REVIEW: ‘Shrinking’ – Are We Coping or Are We Numbing?

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Shrinking - But Why Tho

Shrinking is the latest addition to the Apple TV+ family, an anticipated new comedy series from two of the creators behind Ted Lasso, Bill Lawrence and Brett Goldstein. Fans of the acclaimed series will find themselves taking a different journey with Shrinking. While Ted Lasso gave us optimism and hope at a time when the world sank in doom-state and uncertainty, Shrinking places itself in television as advocacy for mental health rises. This series invites the audience to take a seat on the couch and narrow in on how to heal the unmet parts of ourselves.

Jimmy Laird (Jason Segel) is a therapist, grieving the loss of his wife Tia (Lilan Bowden) to a fatal car accident alongside his daughter Alice (Lukita Maxwell). In the episode “Coin Flip” we begin to form an idea of what the past year has been like since Tia’s passing. By day, Jimmy tends to his patients while trying to hold himself together. But by night, Jimmy has been moonlighting his grief into the late hours. He’s occupied with substances and the companionship of other women, to name a few new vices, and Alice has been there to clean up every morning after.

As we move through each episode and its characters, we see the different forms that loss can take. It can take shape as a loss of purpose. Loss of autonomy. Loss of identity. Each form evokes a feeling of being stuck. So how do we get unstuck? Shrinking cleverly weaves the different faces loss takes through Jimmy’s reentry into the world post-Tia’s death. In “Fortress of Solitude,” Jimmy’s best friend, Brian (Michael Urie), shares a heart-to-heart conversation with him, expressing the hurt he’s felt from their distancing friendship. He lost Jimmy along with Tia too. Through Brian, Jimmy confronts the reality of their lost connection. The underlying connection this show makes centered around the concept of loss through Jimmy’s grief is something I highly appreciate.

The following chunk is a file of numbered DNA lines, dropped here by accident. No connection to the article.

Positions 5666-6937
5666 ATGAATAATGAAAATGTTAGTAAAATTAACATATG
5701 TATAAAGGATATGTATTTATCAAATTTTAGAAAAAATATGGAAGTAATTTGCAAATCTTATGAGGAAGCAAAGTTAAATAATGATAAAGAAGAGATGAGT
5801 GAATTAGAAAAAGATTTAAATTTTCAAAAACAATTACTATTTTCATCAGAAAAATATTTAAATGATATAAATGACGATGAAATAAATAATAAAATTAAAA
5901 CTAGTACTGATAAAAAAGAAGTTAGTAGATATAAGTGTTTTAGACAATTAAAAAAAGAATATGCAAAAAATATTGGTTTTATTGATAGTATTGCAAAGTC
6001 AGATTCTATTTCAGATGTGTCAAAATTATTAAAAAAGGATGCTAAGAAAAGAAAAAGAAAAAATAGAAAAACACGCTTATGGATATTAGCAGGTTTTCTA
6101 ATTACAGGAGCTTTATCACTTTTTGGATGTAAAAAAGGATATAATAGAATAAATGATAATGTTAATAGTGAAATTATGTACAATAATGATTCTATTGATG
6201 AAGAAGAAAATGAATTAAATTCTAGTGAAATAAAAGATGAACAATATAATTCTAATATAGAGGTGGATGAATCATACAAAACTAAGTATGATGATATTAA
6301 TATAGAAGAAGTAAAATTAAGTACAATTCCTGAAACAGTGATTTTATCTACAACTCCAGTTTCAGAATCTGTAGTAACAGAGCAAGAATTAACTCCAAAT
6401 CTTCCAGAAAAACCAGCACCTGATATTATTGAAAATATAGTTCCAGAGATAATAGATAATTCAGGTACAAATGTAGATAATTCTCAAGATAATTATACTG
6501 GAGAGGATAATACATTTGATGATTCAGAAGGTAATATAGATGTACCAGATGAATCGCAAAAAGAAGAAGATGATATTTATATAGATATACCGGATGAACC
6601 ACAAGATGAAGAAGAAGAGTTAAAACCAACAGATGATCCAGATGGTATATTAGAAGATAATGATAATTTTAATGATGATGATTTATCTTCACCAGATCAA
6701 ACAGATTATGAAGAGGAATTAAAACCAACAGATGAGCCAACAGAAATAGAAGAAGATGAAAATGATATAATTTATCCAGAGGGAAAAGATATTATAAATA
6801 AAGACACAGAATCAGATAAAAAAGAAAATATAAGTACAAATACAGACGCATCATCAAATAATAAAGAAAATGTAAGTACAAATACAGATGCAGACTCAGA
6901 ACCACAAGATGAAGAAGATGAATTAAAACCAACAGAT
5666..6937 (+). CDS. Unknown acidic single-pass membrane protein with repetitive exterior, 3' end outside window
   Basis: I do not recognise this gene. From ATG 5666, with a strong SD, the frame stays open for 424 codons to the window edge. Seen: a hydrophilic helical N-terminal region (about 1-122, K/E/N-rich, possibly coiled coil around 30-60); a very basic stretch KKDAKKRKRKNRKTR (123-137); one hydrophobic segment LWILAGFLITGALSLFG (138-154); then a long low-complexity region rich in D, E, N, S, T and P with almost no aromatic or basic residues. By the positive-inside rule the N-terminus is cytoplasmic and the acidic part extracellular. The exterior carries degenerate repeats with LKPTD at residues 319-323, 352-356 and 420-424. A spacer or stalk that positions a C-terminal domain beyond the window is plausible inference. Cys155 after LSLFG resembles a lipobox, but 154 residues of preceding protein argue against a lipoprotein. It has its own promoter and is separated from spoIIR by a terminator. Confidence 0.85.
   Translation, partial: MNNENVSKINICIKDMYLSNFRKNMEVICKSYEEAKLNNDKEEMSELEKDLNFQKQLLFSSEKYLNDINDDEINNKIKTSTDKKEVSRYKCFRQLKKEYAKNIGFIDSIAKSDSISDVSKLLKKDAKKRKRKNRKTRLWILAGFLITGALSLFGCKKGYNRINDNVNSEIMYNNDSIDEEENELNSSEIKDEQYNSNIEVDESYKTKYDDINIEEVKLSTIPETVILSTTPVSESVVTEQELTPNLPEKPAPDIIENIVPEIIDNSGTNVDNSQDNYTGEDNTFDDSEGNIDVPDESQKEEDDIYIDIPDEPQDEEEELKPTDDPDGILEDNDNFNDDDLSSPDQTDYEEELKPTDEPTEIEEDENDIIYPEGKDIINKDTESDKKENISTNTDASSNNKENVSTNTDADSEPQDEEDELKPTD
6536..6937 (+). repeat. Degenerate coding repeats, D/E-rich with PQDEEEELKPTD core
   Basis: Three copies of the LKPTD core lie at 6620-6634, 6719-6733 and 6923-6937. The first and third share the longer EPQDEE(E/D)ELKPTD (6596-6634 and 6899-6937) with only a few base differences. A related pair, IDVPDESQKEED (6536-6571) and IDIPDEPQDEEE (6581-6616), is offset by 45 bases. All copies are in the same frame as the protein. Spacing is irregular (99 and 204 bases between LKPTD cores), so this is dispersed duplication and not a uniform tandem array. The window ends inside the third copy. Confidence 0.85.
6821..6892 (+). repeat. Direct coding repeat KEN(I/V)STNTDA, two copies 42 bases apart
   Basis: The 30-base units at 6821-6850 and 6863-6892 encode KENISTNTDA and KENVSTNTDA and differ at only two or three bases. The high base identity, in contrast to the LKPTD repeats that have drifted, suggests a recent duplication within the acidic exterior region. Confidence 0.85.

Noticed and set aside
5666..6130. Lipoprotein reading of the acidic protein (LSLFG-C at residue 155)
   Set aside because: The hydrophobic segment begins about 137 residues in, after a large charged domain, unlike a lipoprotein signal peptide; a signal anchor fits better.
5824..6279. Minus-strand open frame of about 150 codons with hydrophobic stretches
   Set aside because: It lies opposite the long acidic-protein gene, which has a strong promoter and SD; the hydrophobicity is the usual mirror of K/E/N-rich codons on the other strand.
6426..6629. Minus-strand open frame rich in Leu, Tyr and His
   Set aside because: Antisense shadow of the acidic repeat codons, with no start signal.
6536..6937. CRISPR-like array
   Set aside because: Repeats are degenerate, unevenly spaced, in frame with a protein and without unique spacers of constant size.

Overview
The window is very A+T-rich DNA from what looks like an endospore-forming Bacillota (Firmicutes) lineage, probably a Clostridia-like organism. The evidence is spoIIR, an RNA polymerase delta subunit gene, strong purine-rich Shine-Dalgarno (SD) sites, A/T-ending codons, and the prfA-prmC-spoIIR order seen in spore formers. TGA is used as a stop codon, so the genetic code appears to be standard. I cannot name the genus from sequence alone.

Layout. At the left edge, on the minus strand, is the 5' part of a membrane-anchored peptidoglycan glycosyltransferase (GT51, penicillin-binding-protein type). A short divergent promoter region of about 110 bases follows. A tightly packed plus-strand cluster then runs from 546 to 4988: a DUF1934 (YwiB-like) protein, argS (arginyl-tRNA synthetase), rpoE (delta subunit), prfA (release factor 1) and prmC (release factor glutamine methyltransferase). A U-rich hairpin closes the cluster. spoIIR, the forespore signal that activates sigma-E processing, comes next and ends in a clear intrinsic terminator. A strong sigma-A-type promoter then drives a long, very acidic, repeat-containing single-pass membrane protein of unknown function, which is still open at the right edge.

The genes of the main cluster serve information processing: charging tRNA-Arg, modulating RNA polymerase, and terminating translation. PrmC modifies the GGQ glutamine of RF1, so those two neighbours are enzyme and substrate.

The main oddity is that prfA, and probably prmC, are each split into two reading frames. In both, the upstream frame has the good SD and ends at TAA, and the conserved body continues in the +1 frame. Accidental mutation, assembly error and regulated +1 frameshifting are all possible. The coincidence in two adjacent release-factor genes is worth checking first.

From beneath a mountain of dread, Jimmy hits a ceiling with his patients and decides to be completely transparent and honest. He tells his patients exactly what he thinks they need to do to get unstuck. Breaching ethical practices and boundaries, Jimmy essentially becomes a “psychological vigilante,” placing his colleagues Paul (Harrison Ford) and Gaby (Jessica Williams) in an uncomfortable position. As a mentor and father figure to Jimmy, Paul is conflicted between his professional and personal opinion.

Paul is worried Jimmy’s form of involvement with his patients’ lives will not only ruin his career but spill over into his personal life with Alice. He thinks it will further tarnish the already shaky relationship they have as father and daughter. Meanwhile, Gaby also doesn’t agree with Jimmy’s choice but sees how taking this high-risk approach has brought Jimmy back to life. As I moved through each episode, I began to reflect on my experiences with my therapist. Recalling times when I wondered about their true thoughts and sometimes wanted to hear the actual solution rather than working through it. Shrinking offers its viewers a safe space to explore what that could look like, making it an interesting story to see unfold.